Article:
Stonewall Experiment; A gay psychohistory'
Cassell UK/USA 1995, 312 pages
This is an
easy, and uncomfortable, book to read. The ease is afforded by Ian
Young's pellucid prose style; the discomfort lies in the sadness
of his account of the betrayal of gay hopes following so soon after
the Stonewall rebellion, and the consequence of that betrayal -
the seeming inevitability of AIDS.
a brief account of the pioneers of gay culture, headed by Walt 'Dad'
Whitman, with his Platonic ideal of male love and comradeship. This
had a profound influence on the Englishman, Edward Carpenter, who
became outspoken in his championing of homosexual emancipation.
He lived openly with his lover, George Merrill, at Millthorpe in
the North of England, and even after Wilde's trial and disgrace,
he remained steadfast to his 'Uranian' ideals, when more timorous
writers kept a low profile. Until virtually the 1960's, writers
fought shy of open expression of gay sympathies, but there were
exceptions in the previous decade - Gore Vidal with The City
And The Pillar, James Baldwin with Giovanni's Room, spring
to mind. Things then started to get more graphic - and even more
depressing and pessimistic - with the works of John Rechy. By the
70's, Young says ".... the mystical/political patrimony of
Whitman and Carpenter had been largely forgotten." The rest
of his book explains how and why.
A 1979 screenplay
by William Burroughs (a relative of the Mr.Burroughs who teamed
up with Mr. Wellcome to form the company which eventually brought
us AZT!) presents an uncannily prescient description of AIDS. "The
hero of the story is Billy, a gay man who is a 'blade runner', a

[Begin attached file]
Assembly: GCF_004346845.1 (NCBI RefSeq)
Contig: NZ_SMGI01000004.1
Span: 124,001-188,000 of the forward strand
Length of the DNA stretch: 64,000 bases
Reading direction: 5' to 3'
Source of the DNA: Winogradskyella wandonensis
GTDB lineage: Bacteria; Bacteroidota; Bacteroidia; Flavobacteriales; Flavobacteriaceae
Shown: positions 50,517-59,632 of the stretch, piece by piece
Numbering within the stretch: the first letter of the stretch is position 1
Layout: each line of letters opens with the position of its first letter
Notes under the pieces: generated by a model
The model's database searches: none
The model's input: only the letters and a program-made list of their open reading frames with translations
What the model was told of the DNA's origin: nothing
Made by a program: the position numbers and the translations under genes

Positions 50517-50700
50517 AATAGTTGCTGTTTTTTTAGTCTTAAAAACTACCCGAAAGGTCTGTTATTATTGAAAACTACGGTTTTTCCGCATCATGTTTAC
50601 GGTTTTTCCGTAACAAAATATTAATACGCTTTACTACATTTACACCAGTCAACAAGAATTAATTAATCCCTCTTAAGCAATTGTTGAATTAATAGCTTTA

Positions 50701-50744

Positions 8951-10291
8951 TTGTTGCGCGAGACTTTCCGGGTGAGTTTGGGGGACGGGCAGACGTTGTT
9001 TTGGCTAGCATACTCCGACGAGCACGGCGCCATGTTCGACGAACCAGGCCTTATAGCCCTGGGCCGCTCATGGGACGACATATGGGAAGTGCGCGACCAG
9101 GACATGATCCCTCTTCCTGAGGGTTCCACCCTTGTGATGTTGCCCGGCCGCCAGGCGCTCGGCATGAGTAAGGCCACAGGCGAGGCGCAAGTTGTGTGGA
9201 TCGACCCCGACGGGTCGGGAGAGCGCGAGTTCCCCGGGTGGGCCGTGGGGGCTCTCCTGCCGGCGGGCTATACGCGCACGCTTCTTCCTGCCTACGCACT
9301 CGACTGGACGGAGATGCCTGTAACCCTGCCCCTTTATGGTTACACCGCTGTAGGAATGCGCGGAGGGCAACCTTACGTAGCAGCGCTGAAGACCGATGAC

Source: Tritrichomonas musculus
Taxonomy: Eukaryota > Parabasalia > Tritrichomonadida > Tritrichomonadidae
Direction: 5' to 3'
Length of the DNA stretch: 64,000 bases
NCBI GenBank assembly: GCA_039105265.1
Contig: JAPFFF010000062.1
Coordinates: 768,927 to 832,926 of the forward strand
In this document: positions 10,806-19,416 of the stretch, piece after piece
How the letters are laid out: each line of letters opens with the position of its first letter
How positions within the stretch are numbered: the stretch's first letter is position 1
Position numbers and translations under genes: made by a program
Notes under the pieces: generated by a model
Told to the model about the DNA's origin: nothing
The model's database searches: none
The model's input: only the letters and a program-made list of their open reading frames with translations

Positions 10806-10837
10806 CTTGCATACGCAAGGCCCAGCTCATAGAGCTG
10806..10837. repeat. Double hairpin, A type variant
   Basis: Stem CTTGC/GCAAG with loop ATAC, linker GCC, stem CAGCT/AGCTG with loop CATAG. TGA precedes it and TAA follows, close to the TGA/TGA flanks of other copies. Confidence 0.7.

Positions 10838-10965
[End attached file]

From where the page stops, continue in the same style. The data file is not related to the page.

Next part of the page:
courier of medical contraband. His attempts to spread the word about
a new medicine are hampered by the atmosphere of distrust and paranoia
generated by the official Health Control as well as by an illness
he has contracted - pneumonia."
the word 'homosexual' was coined by Karl Benkert in 1867, gays had
been persecuted and demonised. In his chapter on 'The Myth of the
Homosexual', Young states:
was thus installed in a rogues' gallery with other mythical creations
of Western diabolism: the Vampire, the Leper, the Witch, the Gypsy,
the Werewolf, the Jew - figures concocted out of the fears, folk
memories and repressed desires of a civilisation, aspects of Christian
society's dark unconscious, its shadow side."
Gays have been
systematically classified as sick by the medical profession, criminalised
by governments and brutalised by police, abused and derided by heterosexuals.
Young draws a parallel between the gay urban ghettos of the 60's
and the plague-stricken city of 'Death in Venice', and has this
Experiment began in the untutored hands of gay people who had had
enough of being second-class citizens, partial people, never fully
human. It was an experiment in reclaiming full humanity from the
medical/governmental establishment. Within a few years, control
of the experiment had fallen into other hands, and the initiators
found themselves in the position of experimental animals. The new
phase of the experiment involved the development of a commercial